Southern China at risk of winter drought, drop in hydropower
SINGAPORE — Southern China is expected to face a drought, which will reduce hydropower generation and mean more power output is needed from other sources to meet peak winter demand, a weather scientist said Thursday.
“Most parts of China are forecast to have near- or less rainfall this winter than a normal year. But southern China could see drought or even severe drought,” Shen Yanbo, chief scientist at the public service center of China Meteorological Administration, told a seminar hosted by state-backed Chongqing Gas Exchange.
China’s Ministry of Emergency Management also on Tuesday said it expected a drought along the Yangtze basin in November, while central and southern China is at “extremely high risk” of bushfires.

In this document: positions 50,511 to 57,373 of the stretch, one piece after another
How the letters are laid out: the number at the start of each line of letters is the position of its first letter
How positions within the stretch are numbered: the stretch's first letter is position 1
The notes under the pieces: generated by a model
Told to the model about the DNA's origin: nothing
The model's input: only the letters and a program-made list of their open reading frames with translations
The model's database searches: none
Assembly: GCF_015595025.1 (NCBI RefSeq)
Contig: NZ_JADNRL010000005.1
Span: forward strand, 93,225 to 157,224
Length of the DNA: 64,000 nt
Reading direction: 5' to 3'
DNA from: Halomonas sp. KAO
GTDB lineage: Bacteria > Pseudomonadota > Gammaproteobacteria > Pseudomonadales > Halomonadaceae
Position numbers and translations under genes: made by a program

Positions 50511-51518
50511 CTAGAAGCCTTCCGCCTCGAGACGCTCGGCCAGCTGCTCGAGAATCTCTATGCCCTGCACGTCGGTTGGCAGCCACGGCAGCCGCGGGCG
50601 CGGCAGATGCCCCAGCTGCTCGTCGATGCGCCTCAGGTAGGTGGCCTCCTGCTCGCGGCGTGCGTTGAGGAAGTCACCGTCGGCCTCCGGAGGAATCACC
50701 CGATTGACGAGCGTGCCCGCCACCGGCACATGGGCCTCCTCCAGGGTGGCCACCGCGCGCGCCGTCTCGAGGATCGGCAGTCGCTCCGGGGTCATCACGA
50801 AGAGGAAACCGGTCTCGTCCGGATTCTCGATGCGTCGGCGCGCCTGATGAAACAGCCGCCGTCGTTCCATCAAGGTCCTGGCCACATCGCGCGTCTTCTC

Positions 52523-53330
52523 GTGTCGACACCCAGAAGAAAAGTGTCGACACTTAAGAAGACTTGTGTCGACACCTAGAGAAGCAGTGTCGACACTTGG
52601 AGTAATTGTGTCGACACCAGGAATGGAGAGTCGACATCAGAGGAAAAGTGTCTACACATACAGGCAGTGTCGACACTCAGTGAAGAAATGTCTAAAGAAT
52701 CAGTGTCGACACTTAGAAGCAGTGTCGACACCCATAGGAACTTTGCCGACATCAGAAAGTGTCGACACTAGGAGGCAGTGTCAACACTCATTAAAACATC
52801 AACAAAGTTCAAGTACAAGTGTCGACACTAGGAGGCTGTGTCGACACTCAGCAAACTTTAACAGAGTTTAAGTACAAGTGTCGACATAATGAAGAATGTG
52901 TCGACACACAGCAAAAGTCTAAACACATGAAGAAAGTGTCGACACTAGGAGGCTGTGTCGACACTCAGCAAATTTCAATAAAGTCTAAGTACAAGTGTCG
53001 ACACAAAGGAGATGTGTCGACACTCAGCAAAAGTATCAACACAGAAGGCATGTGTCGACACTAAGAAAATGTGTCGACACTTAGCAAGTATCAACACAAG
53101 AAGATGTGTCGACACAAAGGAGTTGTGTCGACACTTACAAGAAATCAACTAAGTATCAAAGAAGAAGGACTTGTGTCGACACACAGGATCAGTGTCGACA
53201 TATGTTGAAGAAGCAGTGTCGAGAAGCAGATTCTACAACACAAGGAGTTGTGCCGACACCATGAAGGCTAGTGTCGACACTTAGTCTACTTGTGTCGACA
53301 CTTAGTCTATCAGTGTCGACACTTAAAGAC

Shen identified other regions that might experience an “extreme severe drought,” including Chongqing and Guangxi, where hydropower is the most significant source of power supply.
Chongqing and neighboring Sichuan suffered a drought and power shortage in July and August, forcing companies including Taiwan’s Foxconn and battery giant CATL – to shut down or curb output.
Weak hydropower in the regions would require other power generators, especially coal-fired power utilities, to boost production to meet peak winter demand, adding to carbon emissions, ultimately increasing the risk of extreme weather.
Shen said climate change had increased the likelihood of weather events such as sleet in southern China that could paralyze grid transmission lines.
He expected most of China to experience near-normal or warmer temperatures this winter, but some northern regions, including Heilongjiang, Inner Mongolia and Shaanxi, may be colder than usual.
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